The Nineteenth-Century Literary Marketplace Criticism: The American Literary Marketplace - Essay

William Charvat (essay date 1959)

(Nineteenth-Century Literary Criticism)

SOURCE: Charvat, William. “Author and Publisher.” In Literary Publishing in America, 1790-1850, pp. 38-60. Philadelphia: University of Pennsylvania Press, 1959.

[In the following excerpt, Charvat explains the relationship between nineteenth-century American authors and the evolving publishing business.]

The first era of successful professional authorship in America began in the years 1819 to 1821 with the publication of Irving's Sketch Book and James Fenimore Cooper's The Spy. The twenty years that followed were notable for a tremendous expansion of the national economy. Except for minor recessions in the late twenties and in 1834 and 1837, which the...

(The entire section is 6512 words.)

James J. Barnes (essay date 1974)

(Nineteenth-Century Literary Criticism)

SOURCE: Barnes, James J. “The Depression of 1837-43 and Its Implications for the American Book Trade.” In Authors, Publishers, and Politicians: The Quest for an Anglo-American Copyright Agreement, 1815-1854, pp. 1-29. Columbus: Ohio State University Press, 1974.

[In the following excerpt, Barnes traces the devastating effects on American publishing of the 1837-43 depression, which brought about a long-lasting emphasis on producing literature as cheaply as possible.]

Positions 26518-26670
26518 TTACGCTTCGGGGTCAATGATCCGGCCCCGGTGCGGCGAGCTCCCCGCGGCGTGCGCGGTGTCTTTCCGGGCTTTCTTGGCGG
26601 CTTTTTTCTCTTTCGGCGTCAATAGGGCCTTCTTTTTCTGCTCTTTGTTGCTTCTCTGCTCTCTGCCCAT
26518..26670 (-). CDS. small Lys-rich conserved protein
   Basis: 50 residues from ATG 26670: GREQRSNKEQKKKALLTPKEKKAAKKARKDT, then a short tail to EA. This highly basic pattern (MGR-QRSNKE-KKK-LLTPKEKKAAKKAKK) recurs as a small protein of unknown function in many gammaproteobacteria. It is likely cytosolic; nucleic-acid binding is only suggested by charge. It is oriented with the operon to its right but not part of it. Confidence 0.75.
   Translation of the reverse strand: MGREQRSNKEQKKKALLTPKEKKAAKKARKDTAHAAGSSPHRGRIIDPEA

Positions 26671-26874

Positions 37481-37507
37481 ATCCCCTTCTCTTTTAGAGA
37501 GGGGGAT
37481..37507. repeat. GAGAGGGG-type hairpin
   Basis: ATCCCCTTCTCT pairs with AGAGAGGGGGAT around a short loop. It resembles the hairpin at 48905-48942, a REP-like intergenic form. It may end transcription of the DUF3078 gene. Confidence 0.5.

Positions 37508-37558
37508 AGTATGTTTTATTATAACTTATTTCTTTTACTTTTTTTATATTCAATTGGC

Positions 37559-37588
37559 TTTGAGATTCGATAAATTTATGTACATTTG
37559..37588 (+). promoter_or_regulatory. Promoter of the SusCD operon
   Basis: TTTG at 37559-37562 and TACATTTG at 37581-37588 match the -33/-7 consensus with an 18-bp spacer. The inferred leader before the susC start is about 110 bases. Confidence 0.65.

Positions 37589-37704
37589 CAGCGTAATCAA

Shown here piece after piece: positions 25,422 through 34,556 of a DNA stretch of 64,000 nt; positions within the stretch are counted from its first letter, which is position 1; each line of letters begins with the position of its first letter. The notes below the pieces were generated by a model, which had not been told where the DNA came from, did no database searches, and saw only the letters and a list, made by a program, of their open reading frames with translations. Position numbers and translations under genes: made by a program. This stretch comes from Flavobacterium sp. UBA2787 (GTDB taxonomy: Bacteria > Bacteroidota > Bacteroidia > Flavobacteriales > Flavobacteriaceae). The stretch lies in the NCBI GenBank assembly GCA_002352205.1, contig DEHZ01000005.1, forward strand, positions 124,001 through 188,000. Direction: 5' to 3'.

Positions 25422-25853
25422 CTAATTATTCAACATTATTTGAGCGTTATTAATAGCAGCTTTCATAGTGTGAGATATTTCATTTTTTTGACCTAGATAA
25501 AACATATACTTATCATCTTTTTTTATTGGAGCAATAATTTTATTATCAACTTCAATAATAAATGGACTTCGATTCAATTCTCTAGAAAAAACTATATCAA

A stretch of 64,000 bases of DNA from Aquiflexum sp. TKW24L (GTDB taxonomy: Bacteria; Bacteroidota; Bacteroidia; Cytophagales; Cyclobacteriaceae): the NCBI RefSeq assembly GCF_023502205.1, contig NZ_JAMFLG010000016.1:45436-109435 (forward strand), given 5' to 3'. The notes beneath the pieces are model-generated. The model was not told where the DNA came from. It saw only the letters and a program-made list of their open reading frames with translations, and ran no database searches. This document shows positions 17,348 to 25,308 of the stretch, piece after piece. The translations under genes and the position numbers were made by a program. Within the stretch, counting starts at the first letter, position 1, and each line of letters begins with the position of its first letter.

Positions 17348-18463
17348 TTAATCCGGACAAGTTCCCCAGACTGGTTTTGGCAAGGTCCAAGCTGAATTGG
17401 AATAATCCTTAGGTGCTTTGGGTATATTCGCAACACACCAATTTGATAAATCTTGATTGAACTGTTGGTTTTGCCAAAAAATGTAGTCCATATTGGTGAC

Perhaps nothing in the nineteenth century so influenced the American book trade as the depression of 1837-43. Established firms faltered but somehow carried on. New publishers sprang up only to...

(The entire section is 13215 words.)

Charles Johanningsmeier (essay date 1997)

(Nineteenth-Century Literary Criticism)

SOURCE: Johanningsmeier, Charles. “What Literary Syndicates Represented to Authors: Saviors, Dictators, or Something In-Between.” In Fiction and the American Literary Marketplace: The Role of Newspaper Syndicates, 1860-1900, pp. 99-125. Cambridge: Cambridge University Press, 1997.

[In the following excerpt, Johanningsmeier examines the relationship between late nineteenth-century authors and the literary syndicates, which often provided lesser-known authors with an opportunity to broaden their readership.]

A great many stories are published in the papers and sent out by these syndicates, but the competition of writers is so exceedingly great in...

(The entire section is 14223 words.)